Cleaning a well used travel mug

A Clean Travel Mug is a Beautiful Thing

I enjoy drinking a cup of tea almost every day. In fact, I have a Contigo travel mug that I use to brew my tea in the morning and take to work. I prefer making my own tea at home where I have many choices instead of at work where there is only the cheap work supplied tea. I also feel that the temperature of the water when brewing the tea is important, and it can be difficult to get boiling water at work.

There is a downside though to using the same travel mug over and over again. Even though I wash the mug out every day, scrub it with a brush and use soap on it, I still get a dark, brown buildup in the mug.

 

Travel Mug Ready to be Cleaned

Travel Mug Ready to be Cleaned

 

While researching different ways to clean this residue off the mug I found the following method.

  1. Place the travel mug in a sink.
  2. Add a tablespoon of baking soda.
  3. Add a tablespoon of hydrogen peroxide.
  4. Add boiling water to the mug until it reaches the top.

This could not be any easier! I was amazed at how clean my mug turned out. After adding the boiling water the liquid will fizz up and may run over the edges, however, that is normal. In fact, you’ll be able to hear the sound of the peroxide and baking soda interacting together and forming thousands of little bubbles.

I could actually see the liquid and bubbles go from clear looking to a dark brown in less than a minute.

Fizzing Travel Mug

Fizzing Travel Mug

After about 5 – 10 minutes add cold water to the mixture in the mug. Then, carefully, pour out the liquid into the sink and down the drain. After my first attempt on my mug, which I have been using almost every day for a year, almost all of the residue had come off. I took a bottle brush and scrubbed on what was left and almost all the rest came off. I’ll admit my first try I was a bit impatient, and probably should have left it soaking for a few more minutes. I redid the process and the remaining residue also came off. The result? A travel mug interior that looked brand new. The inside of my travel mug is stainless steel and I could not see the steel before starting this cleaning process.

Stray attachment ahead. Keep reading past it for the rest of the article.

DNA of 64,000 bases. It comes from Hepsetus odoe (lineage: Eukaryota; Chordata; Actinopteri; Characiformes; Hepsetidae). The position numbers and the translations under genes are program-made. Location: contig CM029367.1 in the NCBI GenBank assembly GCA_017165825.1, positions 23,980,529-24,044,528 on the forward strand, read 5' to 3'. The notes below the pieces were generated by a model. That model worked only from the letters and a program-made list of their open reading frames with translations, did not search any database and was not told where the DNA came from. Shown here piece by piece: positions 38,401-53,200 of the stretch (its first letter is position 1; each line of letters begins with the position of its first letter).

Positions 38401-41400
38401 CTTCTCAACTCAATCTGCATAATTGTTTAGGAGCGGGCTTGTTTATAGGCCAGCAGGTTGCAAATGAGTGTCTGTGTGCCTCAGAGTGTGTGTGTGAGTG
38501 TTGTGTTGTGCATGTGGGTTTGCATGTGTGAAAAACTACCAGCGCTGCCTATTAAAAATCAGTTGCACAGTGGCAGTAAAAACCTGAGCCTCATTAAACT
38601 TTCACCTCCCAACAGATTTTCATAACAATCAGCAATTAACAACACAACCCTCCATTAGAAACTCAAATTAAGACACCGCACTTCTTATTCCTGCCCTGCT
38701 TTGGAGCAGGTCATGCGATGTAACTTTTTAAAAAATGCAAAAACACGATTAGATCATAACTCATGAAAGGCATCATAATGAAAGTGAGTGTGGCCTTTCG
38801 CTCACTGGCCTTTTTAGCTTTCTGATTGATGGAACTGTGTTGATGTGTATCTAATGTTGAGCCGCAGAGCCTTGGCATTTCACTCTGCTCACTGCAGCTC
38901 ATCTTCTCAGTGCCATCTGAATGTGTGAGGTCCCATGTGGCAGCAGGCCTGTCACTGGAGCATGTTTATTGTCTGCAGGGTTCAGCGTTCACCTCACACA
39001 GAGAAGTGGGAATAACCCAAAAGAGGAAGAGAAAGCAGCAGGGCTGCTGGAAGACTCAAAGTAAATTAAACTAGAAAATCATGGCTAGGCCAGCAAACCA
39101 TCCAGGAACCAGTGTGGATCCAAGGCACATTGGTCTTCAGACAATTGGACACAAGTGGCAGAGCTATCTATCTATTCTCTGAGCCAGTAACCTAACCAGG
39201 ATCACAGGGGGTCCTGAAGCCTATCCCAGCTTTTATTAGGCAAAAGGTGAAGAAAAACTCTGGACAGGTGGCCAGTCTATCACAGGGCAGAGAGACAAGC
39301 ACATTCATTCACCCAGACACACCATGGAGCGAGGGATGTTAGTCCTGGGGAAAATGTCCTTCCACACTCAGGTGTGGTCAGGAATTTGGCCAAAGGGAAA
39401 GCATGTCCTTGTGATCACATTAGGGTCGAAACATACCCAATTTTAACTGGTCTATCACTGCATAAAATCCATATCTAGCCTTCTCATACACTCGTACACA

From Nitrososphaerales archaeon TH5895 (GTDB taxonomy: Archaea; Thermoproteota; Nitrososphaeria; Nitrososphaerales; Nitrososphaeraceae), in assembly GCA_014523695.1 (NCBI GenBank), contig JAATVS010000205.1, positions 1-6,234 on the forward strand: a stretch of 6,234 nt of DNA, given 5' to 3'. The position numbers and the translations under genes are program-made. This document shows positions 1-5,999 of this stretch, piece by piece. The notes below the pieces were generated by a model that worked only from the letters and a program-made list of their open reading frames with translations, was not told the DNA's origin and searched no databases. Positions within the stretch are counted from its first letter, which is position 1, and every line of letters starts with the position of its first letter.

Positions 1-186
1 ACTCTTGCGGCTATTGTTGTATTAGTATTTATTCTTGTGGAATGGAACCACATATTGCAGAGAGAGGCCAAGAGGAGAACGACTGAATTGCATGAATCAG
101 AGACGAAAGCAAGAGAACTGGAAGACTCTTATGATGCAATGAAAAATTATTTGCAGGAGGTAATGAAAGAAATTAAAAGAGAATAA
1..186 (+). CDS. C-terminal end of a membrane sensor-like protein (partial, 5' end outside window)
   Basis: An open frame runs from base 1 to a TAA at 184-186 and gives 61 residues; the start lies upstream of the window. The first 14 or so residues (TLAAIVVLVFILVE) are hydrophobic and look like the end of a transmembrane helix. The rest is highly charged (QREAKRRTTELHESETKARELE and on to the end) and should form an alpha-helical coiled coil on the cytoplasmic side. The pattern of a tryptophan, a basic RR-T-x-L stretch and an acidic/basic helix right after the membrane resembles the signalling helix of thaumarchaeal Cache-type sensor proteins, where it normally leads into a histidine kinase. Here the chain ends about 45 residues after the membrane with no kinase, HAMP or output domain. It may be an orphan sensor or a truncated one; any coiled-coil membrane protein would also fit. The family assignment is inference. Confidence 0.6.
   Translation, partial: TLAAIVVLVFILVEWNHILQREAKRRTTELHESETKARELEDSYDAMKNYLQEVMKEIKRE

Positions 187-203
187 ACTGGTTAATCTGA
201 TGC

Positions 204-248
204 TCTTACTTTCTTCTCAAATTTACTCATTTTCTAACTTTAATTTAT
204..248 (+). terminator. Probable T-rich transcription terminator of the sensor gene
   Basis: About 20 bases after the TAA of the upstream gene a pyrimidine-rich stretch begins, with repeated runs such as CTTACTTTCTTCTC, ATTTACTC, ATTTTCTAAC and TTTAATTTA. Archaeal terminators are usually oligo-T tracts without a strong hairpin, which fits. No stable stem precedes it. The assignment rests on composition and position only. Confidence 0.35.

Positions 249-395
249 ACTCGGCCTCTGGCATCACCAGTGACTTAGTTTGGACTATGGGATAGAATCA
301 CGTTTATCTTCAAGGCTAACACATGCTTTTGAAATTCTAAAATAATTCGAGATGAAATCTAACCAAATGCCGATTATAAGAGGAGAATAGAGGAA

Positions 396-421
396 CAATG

Clean Travel Mug

Sparkling Clean Travel Mug

Since this process was so effective and easy I then proceeded to clean the other travel mugs in our house. They all came out sparkling clean and looking like new. I don’t know about you, but if I can get something super clean without having to scrub on it for hours at a time, I’m all for it.

On a side note, this work for coffee stained travel mugs as well. So whether you enjoy tea, coffee, or hot chocolate, give this a try.

Enjoy a clean mug!

– Jason Snell

Homemade Mozzarella Cheese

Homemade Mozzarella Cheese

My wife and I tried something new the other day. We made homemade mozzarella cheese. My wife had received a cheese making kit as a gift and we thought it would fun to try our hand at one of the easiest cheeses to make. If you want to try your own hand at making mozzarella you’ll need the following items:

  • 1 Gallon of milk (make sure the milk is not ultra pasteurized)
  • Large stainless steel pot
  • Rennet tablet
  • Citric Acid
  • Strainer
  • Stainless steel bowl
  • Cheese salt
  • Thermometer
  • Ice water
  • Long knife
  • Slotted spoon